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    Figure 3
  • Design of the Sensor

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    Figure 4

    The material used to mold the plastic part of the sensor is polycarbonate that meets USP Class VI tests and is compatible with gamma-radiation sterilization and ethylene oxide chemical sterilization. Before installation to the finished device, the sensor chips undergo testing, including a pressure test to over 100 psi to ensure chip integrity.

    The sensors give an output of 0.646mV/psi with an applied voltage of 2.5V up to about 30 psi. From 30 to 60 psi, the sensor output is nonlinear and a polynomial calibration has been determined to account for this. Overall performance with implementation of the polynomial calibration is accuracy of better than ±0.3 psi up to 15 psi and ±2.5% of the value above 15 psi (Figure 4).

  • Process Control

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    Figure 5

    The circuit in the pressure sensor chip requires a narrow range of applied voltage, and the applied voltage to the circuit gives a voltage output directly proportional to pressure. This signal is not a traditional field output signal such as 0–20 mA or 0–10 V. Therefore, to display and transmit this reading to a process control system such as a SCADA system for data acquisition/process control or a PC, an intermediate device is required.

    PendoTECH has developed two systems for this purpose. The PressureMAT is configured for 1–4 disposable pressure sensor inputs. It displays the pressure, can transmit the value to both a PC (RS232 output) and a process control system (4–20mA output), and has an alarm based on user-entered min/max set-points with a dry contact relay output (Figure 5). The device is ideal for collecting data in a multistage depth filtration process (Figure 6). In addition to being used in processes for monitoring liquid pressure, the PressureMAT system has been configured for head-space pressure monitoring of glass and disposable bioreactors.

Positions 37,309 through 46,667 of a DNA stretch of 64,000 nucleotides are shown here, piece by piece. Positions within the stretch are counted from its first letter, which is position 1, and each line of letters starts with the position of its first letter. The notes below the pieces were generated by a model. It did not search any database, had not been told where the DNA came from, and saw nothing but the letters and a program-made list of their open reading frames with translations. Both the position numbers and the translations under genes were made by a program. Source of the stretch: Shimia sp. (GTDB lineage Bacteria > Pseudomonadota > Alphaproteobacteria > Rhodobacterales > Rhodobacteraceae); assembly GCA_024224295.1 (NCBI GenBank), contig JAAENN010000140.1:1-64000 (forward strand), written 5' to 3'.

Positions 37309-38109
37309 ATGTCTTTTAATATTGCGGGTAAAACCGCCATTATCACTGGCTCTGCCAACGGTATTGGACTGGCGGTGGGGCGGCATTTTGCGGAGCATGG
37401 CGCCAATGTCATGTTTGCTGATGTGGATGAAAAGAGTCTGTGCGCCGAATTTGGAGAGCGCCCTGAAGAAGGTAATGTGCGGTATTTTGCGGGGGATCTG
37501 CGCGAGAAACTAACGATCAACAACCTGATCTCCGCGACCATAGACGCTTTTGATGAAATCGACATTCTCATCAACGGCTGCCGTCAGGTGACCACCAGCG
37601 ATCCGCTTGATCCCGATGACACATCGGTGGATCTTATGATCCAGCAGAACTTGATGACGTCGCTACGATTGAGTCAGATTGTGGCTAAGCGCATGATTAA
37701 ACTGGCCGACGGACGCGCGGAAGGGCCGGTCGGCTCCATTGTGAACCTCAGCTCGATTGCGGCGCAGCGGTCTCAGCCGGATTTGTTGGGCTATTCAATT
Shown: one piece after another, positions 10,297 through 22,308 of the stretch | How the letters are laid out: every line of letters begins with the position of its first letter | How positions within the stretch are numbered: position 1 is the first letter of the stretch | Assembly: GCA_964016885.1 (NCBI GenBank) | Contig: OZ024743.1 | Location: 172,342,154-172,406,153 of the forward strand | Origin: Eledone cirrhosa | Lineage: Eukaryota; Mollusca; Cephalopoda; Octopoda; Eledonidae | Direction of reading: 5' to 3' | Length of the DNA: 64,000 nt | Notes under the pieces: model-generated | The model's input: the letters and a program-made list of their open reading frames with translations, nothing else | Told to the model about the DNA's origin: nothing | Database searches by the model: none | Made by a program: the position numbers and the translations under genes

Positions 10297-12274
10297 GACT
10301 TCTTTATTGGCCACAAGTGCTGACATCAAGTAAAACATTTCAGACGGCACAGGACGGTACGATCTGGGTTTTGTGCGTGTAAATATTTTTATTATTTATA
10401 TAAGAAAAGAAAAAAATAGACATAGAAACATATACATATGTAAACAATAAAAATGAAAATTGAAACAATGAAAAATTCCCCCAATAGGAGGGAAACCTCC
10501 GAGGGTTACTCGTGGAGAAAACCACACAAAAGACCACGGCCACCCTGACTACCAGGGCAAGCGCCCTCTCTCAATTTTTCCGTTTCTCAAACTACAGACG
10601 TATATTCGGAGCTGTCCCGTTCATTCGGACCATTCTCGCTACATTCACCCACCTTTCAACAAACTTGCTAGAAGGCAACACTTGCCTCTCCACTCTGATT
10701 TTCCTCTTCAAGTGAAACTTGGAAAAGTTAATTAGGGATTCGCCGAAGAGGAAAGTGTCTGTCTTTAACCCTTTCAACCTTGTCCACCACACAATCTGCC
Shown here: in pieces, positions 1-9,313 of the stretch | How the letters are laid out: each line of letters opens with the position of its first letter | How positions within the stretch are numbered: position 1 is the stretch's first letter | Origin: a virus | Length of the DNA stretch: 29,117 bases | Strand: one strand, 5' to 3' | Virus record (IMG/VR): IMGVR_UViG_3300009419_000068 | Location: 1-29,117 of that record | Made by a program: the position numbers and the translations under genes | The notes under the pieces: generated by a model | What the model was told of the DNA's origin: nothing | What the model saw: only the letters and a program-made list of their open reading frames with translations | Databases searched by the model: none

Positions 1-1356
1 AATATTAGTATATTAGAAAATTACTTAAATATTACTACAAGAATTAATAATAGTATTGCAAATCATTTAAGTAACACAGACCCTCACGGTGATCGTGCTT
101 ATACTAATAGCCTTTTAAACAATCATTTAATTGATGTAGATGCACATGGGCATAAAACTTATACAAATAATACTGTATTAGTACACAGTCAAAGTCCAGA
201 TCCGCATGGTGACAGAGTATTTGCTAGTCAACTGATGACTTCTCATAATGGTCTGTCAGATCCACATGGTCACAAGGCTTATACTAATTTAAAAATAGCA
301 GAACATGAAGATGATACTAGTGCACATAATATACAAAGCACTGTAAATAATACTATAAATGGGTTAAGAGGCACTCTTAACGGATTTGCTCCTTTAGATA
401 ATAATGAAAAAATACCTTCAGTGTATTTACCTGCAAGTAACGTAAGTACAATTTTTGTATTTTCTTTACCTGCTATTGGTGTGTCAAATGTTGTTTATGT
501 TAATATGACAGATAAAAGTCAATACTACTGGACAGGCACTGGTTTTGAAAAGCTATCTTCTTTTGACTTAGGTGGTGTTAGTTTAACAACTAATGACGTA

The PendoKIT custom configurable process-control system can handle up to eight pressure sensors as well as other options such as 4–20 mA outputs, alarm outputs, flow meter inputs, pinch valve outputs, scale inputs, and process analytical sensors.

    The system can be configured with a flow meter and a scale input for process monitoring and data acquisition from a multistage depth filtration process. The input and outputs required to monitor and control a TFF process can be added to create a system to add process automation to a manual process (Figure 7).

    The trend toward disposable manufacturing and the requirement for more on-line process monitoring combined with advances from allied technology fields to create new optimal process sensor solutions will lead to more efficient manufacturing processes.

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    Figure 6
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    Figure 7